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Determination of a Wide Range of Volatile Organic Compounds (VOCs) in Ambient Air Using Multisorbent Adsorption/Thermal Desorption (ATD) and Gas Chromatography/Mass Spectrometry (GC/MS)James F. Pankow, Wentai Luo, Lorne M. Isabelle, David A. Bender, and Ronald J. Baker
Department of Environmental Science and Engineering
Oregon Graduate Institute
P.O. Box 91000 Portland, Oregon 97291-1000
Phone (503) 690-1080, Telecopier (503)690-1273, firstname.lastname@example.org
Adsorption/thermal desorption with multi-sorbent air-sampling cartridges was developed for the determination of 87 method analytes including halogenated alkanes, halogenated alkenes, ethers, alcohols, nitriles, esters, ketones, aromatics, a disulfide, and a furan. The volatilities of the compounds ranged from that of dichlorofluoromethane (CFC12) to that of 1,2,3-trichlorobenzene. The eight most volatile compounds were determined using a 1.5 L air sample and a sample cartridge containing 50 mg of Carbotrap B and 280 mg of Carboxen 1000; the remaining 79 compounds were determined using a 5 L air sample and a cartridge containing 180 mg of Carbotrap B and 70 mg of Carboxen 1000. Analysis and detection were by gas chromatography/mass spectrometry (GC/MS). The minimum detectable level (MDL) concentration values ranged from 0.01 parts per billion by volume (ppbV) for chlorobenzene to 0.4 ppbV for bromomethane; most of the MDL values were in the range 0.02 to 0.06 ppbV. No breakthrough was detected with the prescribed sample volumes. Analyte stability on the cartridges was very good. Excellent recoveries were obtained with independent check standards. Travel spike recoveries ranged from 90 to 110% for 72 of the 87 compounds. The recoveries were less than 70% for bromomethane and chloroethene, and for a few compounds like methyl acetate that are subject to losses by hydrolysis; the lowest travel spike recovery was obtained for bromomethane (62%). Blank values for all compounds were either below detection, or very low.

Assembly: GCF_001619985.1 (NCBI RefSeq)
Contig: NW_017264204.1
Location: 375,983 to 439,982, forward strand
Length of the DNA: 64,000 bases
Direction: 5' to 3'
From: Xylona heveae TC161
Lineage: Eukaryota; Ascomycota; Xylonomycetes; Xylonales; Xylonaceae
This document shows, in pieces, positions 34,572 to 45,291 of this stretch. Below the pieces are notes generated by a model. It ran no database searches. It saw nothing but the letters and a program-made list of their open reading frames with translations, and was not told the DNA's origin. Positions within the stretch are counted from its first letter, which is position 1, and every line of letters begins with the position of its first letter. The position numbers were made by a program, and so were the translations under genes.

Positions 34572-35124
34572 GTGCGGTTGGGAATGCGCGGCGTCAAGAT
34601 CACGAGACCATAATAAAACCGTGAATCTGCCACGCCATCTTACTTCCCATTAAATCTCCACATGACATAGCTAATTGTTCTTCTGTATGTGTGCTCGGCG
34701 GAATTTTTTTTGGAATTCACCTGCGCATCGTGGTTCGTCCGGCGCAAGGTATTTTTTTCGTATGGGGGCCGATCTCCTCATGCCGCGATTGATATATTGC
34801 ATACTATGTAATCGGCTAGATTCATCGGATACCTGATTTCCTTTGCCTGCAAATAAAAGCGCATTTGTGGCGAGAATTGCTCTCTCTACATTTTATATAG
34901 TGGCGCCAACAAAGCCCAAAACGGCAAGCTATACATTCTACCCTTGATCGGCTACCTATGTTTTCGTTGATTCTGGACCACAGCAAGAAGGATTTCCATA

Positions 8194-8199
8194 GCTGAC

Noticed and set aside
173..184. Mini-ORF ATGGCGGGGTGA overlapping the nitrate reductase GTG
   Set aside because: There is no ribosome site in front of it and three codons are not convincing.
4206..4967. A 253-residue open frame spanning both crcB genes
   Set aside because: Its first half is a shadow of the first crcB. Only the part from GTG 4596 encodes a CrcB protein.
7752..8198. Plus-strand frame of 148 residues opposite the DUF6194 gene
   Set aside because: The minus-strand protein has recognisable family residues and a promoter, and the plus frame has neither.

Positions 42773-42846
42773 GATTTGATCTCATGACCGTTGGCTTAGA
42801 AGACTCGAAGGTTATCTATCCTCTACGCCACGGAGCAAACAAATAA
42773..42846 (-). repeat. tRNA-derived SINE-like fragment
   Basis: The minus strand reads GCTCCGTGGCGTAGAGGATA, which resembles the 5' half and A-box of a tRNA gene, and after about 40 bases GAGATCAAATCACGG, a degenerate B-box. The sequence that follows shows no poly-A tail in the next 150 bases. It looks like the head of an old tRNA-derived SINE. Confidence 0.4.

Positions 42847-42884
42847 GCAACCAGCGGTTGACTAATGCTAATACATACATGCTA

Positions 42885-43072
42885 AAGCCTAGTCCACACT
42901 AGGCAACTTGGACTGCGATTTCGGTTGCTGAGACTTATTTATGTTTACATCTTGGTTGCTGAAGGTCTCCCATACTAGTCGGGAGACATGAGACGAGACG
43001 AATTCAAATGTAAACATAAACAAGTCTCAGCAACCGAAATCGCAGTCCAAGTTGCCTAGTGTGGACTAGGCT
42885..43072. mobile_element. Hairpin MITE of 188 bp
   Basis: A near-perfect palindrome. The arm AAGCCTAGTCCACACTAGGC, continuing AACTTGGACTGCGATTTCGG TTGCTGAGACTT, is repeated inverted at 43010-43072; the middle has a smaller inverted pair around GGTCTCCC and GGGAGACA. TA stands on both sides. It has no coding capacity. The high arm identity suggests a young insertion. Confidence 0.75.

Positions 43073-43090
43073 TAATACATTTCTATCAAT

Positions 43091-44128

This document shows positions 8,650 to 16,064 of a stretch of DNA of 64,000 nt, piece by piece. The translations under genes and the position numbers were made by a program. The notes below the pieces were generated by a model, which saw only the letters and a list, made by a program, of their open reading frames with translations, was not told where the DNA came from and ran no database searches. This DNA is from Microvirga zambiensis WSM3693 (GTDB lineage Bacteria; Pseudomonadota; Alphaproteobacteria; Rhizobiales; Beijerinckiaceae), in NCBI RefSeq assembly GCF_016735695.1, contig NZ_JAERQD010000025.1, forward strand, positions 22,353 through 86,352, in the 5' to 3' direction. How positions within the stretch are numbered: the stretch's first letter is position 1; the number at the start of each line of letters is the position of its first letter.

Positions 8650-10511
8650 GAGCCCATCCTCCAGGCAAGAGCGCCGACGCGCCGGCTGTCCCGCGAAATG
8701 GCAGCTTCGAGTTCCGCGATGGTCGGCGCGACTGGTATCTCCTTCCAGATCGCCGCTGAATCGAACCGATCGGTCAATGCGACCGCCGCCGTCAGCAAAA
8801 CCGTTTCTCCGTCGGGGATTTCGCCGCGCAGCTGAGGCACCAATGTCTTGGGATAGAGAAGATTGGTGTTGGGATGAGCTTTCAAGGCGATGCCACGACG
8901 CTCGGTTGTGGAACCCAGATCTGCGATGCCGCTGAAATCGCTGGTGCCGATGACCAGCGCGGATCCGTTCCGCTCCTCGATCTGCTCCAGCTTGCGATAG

Ambient atmospheric sampling was conducted in New Jersey from April to December, 1997. Three sites characterized by low, moderate, and high densities of urbanization/traffic were sampled. The median detected concentrations of the compounds were either similar at all three sites (as with the chlorofluorocarbon compounds), or increased with the density of urbanization/traffic (as with dichloromethane, MTBE, benzene, and toluene). For toluene, the median detected concentrations were 0.23, 0.42, and 0.70 ppbV at the three sites. Analytical precision was measured using duplicate sampling. As expected, the precision deteriorated with decreasing concentration. At concentrations greater than 0.2 ppbV, most duplicates differed by less than 20%; below the MDL values, the differences between the duplicates were larger, but were still typically less than 40%.
1998, Analytical Chemistry, v. 70, no. 24, p. 5213-5221.